The Light from the TV Shows: A Chat with Brian Cox (“The Straits”)

The watching of one’s favorite programs has increasingly stretched beyond the TV set and onto the internet, with various online viewing outlets providing exclusive programming for its subscribers. In the case of Hulu, Stateside viewers suffering from Anglophilia have been particularly excited about seeing a flurry of programming from the UK turning up, but now they’re starting to bring us a few treats from down under as well.

The crime-family drama “The Straits,” starring Brian Cox, who you probably know from “Manhunter” or “Braveheart” or possibly even “Super Troopers,” premiered on Hulu a few days back and will be doling out a new episode every week, but once you’ve started watching, between the dialogue, the action, the humor, and, sure, the sex and violence, too, you’ll find that a week will seem like a bloody lifetime

Bullz-Eye was fortunate enough to chat with Cox about his new endeavor, not to mention a few other highlights from his none-too-shabby back catalog, but be forewarned: he’s been talking about “The Straits” in the past tense for awhile now – it premiered in Australia back in February – so you’ll see that he has a tendency to slip up and offer spoilers on occasion. Not that they’ll stop your overall enjoyment of the series, but just don’t say we didn’t warn you.

Bullz-Eye: Well, I didn’t have enough lead time to absorb all 10 episodes of “The Straits,” but I’ve knocked out three of them thus far, and I’m really enjoying it.

Brian Cox: Well, good! Good, good, good. [Laughs.] It’s a good show!

BE: It is. A nice blend of drama, a bit of humor here and there, and certainly some darkness.

BC: Yeah, it’s got a black-comedy effect about it.

BE: So how did “The Straits” fall into your lap? Did they approach you directly?

BC: They did! They got in touch. I was doing “That Championship Season” on Broadway, and I just got this call from my English agent…because I have agents here and I’ve got agents in England…and they said, “How do you feel about going to Australia?” And the irony was that I’d been trying to get Australia for about the last four or five years, and I’m thinking, “Well, it’s only ever gonna be a job that gets me out there.” So when I got this call, I said, “I’ll do it! I don’t care what it is. I’m desperate to go to Australia!” [Laughs.] Then they said, “Well, hang on, read the script!” And I read the script, and I said, “Well, this is even better: a great job, a great role, and I get to go to Australia! This is a must!” So my wife came and my kids came, and it was a fantastic opportunity, one which I cherish. And I’m very sad that we’re not going to do some more of it, because I do think we were just…you know, the potential of it is enormous. But they’re a little nervous about it, because it’s about a crime family.  But what I love about this show and what I love about Australia…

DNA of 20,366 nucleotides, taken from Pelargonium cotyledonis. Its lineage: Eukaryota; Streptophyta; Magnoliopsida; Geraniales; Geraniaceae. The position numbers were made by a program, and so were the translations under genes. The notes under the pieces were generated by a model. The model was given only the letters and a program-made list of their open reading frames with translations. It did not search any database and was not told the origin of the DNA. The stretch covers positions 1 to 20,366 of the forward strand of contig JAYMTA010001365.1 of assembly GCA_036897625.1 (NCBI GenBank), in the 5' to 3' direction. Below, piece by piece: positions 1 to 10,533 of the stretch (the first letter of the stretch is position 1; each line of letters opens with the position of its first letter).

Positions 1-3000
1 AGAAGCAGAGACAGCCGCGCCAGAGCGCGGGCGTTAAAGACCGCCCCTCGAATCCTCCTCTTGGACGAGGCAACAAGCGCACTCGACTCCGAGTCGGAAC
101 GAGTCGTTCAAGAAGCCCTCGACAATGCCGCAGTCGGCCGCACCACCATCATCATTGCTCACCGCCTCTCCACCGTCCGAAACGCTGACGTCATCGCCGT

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The Light from the TV Shows: A Chat with Chris Elliott (“Eagleheart”)

Chris Elliott has comedy in his genes, courtesy of his father, Bob Elliott (of the legendary comedy team Bob & Ray), and he’s passed his abilities on to the next generation, as his daughter Abby Elliott proves week after week on “Saturday Night Live,” but, geez, enough about his dad and kid already. Surely it’s time to shine the spotlight solely on Chris Elliott himself, who first won our hearts with his decidedly unique characters on “Late Night with David Letterman,” completely blew the minds of a generation of moviegoers with his film “Cabin Boy,” and has since gone on to appear in everything from “Manhunter” to “Everybody Loves Raymond.” On April 12, his current endeavor – Adult Swim’s “Eagleheart” – returns for its second season, just over a week after the DVD release of Season One, which hit stores on Tuesday. Bullz-Eye chatted with him…okay, fine, we geeked out…about the more eccentric side of his comedy, including his seminal TV series “Get A Life,” which, as you may have read elsewhere first (although it came from this interview), is coming to DVD in a complete-series set at long last.